Don’t get me wrong here. I am not suggesting that Sen. Obama brings some profoundly anti-imperial perspective to the table, but rather that he was not only right from the perspective of the U.S. Constitution in suggesting that a government based solely on Christian scripture might be problematic in a multi-ethnic, multi-religious society of 300 million, but he was also right Biblically about issues such as slavery while Mr. Dobson missed the boat by a long shot in suggesting that Obama was attributing to Christian scripture passages from the Old Testament. Never mind that we Christians are supposed to wrestle with all of scripture, but, in point of fact, approval of slavery is not confined to the first Testament. Indeed, “slaves obey your masters” comes from the Apostle Paul’s letter to the young Ephesian church and is repeated in the letter to the Colossians, in the same Christian New Testament that instructs wives to be subject to their husbands and women to keep silent in the assembly.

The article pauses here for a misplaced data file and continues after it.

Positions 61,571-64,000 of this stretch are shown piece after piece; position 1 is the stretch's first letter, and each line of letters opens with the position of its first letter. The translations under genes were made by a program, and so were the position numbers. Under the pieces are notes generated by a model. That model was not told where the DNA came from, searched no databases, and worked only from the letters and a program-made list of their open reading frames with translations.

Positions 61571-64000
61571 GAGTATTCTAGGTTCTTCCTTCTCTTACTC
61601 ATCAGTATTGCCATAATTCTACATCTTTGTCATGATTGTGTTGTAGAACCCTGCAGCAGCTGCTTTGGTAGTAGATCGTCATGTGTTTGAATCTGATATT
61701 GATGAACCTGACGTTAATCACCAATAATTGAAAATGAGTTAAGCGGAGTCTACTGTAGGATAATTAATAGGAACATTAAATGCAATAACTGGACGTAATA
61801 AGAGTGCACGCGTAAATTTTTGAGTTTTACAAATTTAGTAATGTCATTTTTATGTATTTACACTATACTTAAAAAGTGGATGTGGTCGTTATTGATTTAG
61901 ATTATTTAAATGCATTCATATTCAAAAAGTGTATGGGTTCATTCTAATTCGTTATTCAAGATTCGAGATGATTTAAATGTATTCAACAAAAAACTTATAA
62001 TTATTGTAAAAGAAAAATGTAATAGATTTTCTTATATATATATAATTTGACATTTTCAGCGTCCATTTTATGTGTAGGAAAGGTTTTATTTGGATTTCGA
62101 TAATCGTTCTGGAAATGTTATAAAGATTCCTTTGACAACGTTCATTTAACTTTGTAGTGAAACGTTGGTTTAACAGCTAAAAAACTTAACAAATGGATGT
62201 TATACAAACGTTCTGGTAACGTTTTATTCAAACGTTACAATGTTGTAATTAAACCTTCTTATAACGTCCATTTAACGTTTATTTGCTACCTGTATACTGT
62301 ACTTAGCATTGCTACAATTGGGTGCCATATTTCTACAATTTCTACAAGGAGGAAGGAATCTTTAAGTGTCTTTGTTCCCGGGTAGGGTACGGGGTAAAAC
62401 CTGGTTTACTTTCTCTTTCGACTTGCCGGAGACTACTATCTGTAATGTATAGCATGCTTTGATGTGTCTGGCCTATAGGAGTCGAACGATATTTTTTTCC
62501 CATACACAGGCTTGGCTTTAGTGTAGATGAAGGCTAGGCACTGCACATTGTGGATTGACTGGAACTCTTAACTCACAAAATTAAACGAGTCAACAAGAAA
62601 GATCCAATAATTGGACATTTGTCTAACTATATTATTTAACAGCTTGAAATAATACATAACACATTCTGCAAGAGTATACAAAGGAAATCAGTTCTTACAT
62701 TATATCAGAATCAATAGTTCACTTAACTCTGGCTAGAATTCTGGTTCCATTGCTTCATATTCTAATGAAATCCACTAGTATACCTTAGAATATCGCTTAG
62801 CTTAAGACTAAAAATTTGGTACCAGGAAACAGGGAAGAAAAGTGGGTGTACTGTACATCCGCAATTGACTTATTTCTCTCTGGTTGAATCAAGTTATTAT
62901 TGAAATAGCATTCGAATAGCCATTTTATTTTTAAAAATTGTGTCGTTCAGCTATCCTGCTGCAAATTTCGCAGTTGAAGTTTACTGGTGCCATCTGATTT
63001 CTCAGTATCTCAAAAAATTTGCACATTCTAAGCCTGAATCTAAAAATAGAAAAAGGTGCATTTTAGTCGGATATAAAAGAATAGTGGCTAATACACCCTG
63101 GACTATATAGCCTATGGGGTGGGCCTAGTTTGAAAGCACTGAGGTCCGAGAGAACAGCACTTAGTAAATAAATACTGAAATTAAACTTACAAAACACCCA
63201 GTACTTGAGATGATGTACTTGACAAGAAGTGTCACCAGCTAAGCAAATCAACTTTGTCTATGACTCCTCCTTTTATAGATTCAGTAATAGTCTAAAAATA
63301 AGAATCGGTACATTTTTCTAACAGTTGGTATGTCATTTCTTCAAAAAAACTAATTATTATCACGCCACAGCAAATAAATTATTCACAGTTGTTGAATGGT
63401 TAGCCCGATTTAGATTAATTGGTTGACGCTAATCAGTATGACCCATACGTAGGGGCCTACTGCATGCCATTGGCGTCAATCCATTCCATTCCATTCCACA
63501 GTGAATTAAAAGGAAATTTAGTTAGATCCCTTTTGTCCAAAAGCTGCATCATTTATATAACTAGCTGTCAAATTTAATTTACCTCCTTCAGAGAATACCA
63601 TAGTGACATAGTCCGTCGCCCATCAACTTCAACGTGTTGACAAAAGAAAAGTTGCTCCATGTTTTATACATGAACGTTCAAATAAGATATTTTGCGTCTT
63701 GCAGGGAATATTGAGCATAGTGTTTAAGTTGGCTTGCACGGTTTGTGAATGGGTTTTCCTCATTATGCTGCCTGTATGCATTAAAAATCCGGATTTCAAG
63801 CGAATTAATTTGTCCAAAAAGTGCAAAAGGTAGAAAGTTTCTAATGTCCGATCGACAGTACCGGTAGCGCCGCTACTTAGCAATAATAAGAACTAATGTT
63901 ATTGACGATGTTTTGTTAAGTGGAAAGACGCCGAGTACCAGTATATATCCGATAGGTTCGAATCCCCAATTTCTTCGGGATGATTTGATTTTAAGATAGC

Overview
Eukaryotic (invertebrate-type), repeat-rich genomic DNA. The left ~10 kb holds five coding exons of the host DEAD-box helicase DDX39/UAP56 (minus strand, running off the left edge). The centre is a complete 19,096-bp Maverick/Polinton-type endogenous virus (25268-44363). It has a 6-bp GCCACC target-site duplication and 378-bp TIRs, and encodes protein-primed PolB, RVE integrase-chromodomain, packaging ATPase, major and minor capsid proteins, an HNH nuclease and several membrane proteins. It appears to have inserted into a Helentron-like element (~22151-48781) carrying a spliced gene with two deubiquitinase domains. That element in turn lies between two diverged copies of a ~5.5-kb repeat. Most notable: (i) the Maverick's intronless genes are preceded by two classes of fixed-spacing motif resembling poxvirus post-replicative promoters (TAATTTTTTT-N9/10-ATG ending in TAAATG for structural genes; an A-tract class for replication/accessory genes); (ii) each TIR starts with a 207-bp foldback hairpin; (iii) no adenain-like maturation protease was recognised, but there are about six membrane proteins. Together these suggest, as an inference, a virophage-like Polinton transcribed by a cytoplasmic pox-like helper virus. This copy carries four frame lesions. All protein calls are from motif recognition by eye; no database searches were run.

So Mr. Dobson gets his scripture wrong – which is forgivable, even for one who claims as much familiarity and authority as he does – but what is more important is how wrong he gets his core theology.
What bothers me most in all of this is that nowhere have I seen a member of the mainstream media call Dobson to account. They merely serve as scribes for both sides.
Moreover, I don't see Obama offering to repeat what he said about the Sermon on the Mount, either. In the present context, "loving enemies" is probably not a good electoral strategy -- even if it is, well, pretty Biblical.
I would be well to remember, above all, that we are, in fact, electing a president, not a pastor-in-chief or resident theologian. Thanks be to God.